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Anatomy of the Perfect Office Space

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DESCRIPTION - Designing your new office space can be a big task. This SlideShare overview's some interesting statistics when it comes to office space design from the type of office desks to the color of the walls.

Text of Anatomy of the Perfect Office Space

  • ANATOMY of the perfect OFFICE SPACE
  • HOME OFFICE vs. 10% 38% of US employees now regularly work from home. of employed Americans with college degrees do some or all of their work from home. HOME WORKING 13% led to performance increase 9% was from working more minutes per shift (fewer breaks and sick days) 4% from more calls per minute (attributed to a quieter working environment) Promotion rate conditional on performance fell.
  • COLOR PSYCHOLOGY PURPLE royalty, wealth, sophistication, exotic, spiritual, prosperity, respect, mystery YELLOW RED happiness, laughter, cheery, warmth, optimism, hunger GREEN natural, cool, growth, health, envy, tranquility, harmony ORANGE love, energy, excitement, intensity, warmth, comfort BLUE calm, serenity, wisdom, loyalty, truth love, energy, excitement, intensity, warmth, comfort WHITE purity, innocence, cleanliness, sense of space, neutrality BLACK authority, power, strength, intelligence, evil, mourning
  • OPEN SPACE CUBICLES vs. 70% of american employees work in open plan offices Mark Zuckerbergs new office plan is the worlds largest open plan office.
  • OPEN SPACE CUBICLES vs. Productivity killers in the open office conversations machines 70 temperature ringing phones Those over 45 are more sensitive to these conditions and have a bigger (negative) effect on their productivity
  • OPEN SPACE CUBICLES vs. open office setups reported 62% more sick days on average than one-occupant layouts (Scandinavian Journal of Work Study) + Participants that moved into an open office plan were not only unhappy, but their team relations had broken down even more so.
  • OPEN SPACE CUBICLES vs. A study of 42,000 US office workers in 303 buildings concluded: Open-plan layouts are disruptive due to ! loss of privacy uncontrollable noise and were clearly outperformed by enclosed private offices.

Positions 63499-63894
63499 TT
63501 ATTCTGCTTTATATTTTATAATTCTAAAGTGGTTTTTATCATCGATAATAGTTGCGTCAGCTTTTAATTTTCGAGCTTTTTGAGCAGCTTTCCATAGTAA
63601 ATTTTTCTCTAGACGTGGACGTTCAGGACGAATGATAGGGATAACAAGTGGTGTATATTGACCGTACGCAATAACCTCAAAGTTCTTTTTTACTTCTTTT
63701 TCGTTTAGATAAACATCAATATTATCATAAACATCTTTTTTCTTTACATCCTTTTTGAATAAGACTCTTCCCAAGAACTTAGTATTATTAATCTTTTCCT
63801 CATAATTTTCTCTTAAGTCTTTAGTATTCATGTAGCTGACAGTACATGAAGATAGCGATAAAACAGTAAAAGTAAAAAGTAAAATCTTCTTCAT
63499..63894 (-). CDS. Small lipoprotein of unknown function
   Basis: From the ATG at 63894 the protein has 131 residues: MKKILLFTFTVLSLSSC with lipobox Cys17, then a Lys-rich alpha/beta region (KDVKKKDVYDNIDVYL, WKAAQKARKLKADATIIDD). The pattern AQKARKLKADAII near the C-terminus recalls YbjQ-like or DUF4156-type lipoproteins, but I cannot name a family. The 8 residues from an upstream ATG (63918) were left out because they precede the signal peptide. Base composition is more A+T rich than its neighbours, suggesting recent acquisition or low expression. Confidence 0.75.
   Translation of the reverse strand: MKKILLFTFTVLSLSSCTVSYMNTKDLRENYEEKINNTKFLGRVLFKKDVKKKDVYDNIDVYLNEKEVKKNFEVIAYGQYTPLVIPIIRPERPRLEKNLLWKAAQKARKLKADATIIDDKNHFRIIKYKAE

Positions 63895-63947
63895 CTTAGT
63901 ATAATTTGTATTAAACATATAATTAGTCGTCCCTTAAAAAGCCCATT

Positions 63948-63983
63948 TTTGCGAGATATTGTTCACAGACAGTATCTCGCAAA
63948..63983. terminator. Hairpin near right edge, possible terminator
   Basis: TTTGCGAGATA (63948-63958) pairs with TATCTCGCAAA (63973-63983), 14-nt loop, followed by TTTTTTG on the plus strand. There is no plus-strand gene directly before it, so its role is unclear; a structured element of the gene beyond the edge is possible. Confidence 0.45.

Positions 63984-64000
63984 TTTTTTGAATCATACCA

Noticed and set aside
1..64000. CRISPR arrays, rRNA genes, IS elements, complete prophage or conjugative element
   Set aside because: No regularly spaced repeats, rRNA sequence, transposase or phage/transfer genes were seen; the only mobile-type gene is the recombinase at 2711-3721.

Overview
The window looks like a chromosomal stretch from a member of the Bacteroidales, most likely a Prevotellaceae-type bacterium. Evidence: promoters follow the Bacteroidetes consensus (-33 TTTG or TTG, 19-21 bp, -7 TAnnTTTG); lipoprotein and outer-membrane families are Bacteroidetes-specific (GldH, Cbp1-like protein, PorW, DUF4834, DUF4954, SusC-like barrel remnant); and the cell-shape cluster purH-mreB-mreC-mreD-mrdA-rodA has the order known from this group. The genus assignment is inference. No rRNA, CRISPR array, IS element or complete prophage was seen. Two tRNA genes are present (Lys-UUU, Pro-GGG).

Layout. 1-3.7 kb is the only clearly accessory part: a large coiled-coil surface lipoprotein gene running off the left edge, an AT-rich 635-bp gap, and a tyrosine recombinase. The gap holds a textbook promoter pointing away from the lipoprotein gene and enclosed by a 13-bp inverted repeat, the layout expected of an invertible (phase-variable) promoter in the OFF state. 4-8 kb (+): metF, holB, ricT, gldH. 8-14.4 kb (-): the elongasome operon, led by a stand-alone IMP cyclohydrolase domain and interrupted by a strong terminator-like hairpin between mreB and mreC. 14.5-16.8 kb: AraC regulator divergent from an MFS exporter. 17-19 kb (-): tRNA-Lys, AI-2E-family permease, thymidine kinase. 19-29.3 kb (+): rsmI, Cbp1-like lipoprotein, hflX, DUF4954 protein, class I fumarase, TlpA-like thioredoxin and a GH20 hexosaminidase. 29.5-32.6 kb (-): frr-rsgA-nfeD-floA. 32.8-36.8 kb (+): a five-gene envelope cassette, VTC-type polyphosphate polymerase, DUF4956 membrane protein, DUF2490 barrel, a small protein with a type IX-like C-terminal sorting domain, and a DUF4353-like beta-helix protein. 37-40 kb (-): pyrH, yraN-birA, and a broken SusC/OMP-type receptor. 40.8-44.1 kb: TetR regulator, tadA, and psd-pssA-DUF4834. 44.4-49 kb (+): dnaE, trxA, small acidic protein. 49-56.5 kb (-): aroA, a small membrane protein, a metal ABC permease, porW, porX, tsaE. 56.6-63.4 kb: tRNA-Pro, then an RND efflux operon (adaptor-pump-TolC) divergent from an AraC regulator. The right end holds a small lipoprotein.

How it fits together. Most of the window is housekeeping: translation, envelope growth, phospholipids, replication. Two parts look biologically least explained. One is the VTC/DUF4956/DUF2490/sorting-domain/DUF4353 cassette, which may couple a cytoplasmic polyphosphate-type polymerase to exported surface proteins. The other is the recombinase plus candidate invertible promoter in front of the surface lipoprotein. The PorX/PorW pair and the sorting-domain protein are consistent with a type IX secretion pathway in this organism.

• THE OFFICE In 1980, half of new office furniture was placed in cubicle offices. CUBICLE A popular, cheap, efficient way to gather employees in one grand arena in the 1960s. It is estimated that by 1974, cubicles accounted for 20% of new office furniture expenditures. The average office space per worker in the U.S. dropped from 250 sq ft in 2000 -TO- 190 sq ft in 2005
  • HISTORY OF THE OFFICE SPACE A brief history of how seating arrangements have reflected our changing attitudes toward work. 1 TAYLORISM (ca. 1904) American engineer Frederick Taylor was obsessed with efficiency and oversight and is credited as one of the first people to actually design an office space. Taylor crowded workers together in a completely open environment while bosses looked on from private offices, much like on a factory floor.
  • HISTORY 2 OF THE OFFICE SPACE BUROLANDSCHAFT (ca. 1960) The German "office landscape" brought the socialist values of 1950s Europe to the workplace: Management was no longer cosseted in executive suites. Local arrangements might vary by functionside-by-side workstations for clerks or pinwheel arrangements for designers, to make chatting easierbut the layout stayed undivided.
  • HISTORY 3 OF THE OFFICE SPACE ACTION OFFICE (ca. 1968) Brolandschaft inspired Herman Miller to create a product based on the new European workplace philosophy. Action was the first modular business furniture system, with low dividers and flexible work surfaces. It's still in production today and widely used. In fact, you probably know Action by its generic, more sinister name: cubicle.
  • HISTORY OF THE OFFICE SPACE 4 CUBE FARM (ca. 1980) It's the cubicle concept taken to the extreme. As the ranks of middle managers swelled, a new class of employee was created: too important for a mere desk but too junior for a window seat. Facilities managers accommodated them in the cheapest way possible, with modular walls. The sea of cubicles was born.
  • HISTORY 5 OF THE OFFICE SPACE VIRTUAL OFFICE (ca. 1994) Ad agency TBWAChiatDay's LA headquarters was a Frank Gehry masterpiece. But the interior, dreamed up by the company's CEO, was a fiasco. The virtual office had no personal desks; you grabbed a laptop in the morning and scrambled to claim a seat. Productivity nose-dived, and the firm quickly became a laughingstock.
  • HISTORY 6 OF THE OFFICE SPACE NETWORKING (present) During the past decade, furniture designers have tried to part the sea of cubicles and encourage sociabilitywithout going nuts. Knoll, for example, created systems with movable, semi-enclosed pods and connected desks whose shape separates work areas in lieu of dividers. Most recently, Vitra unveiled furniture in which privacy is suggested if not realized. Its large tables have low dividers that cordon off personal space but won't guard personal calls.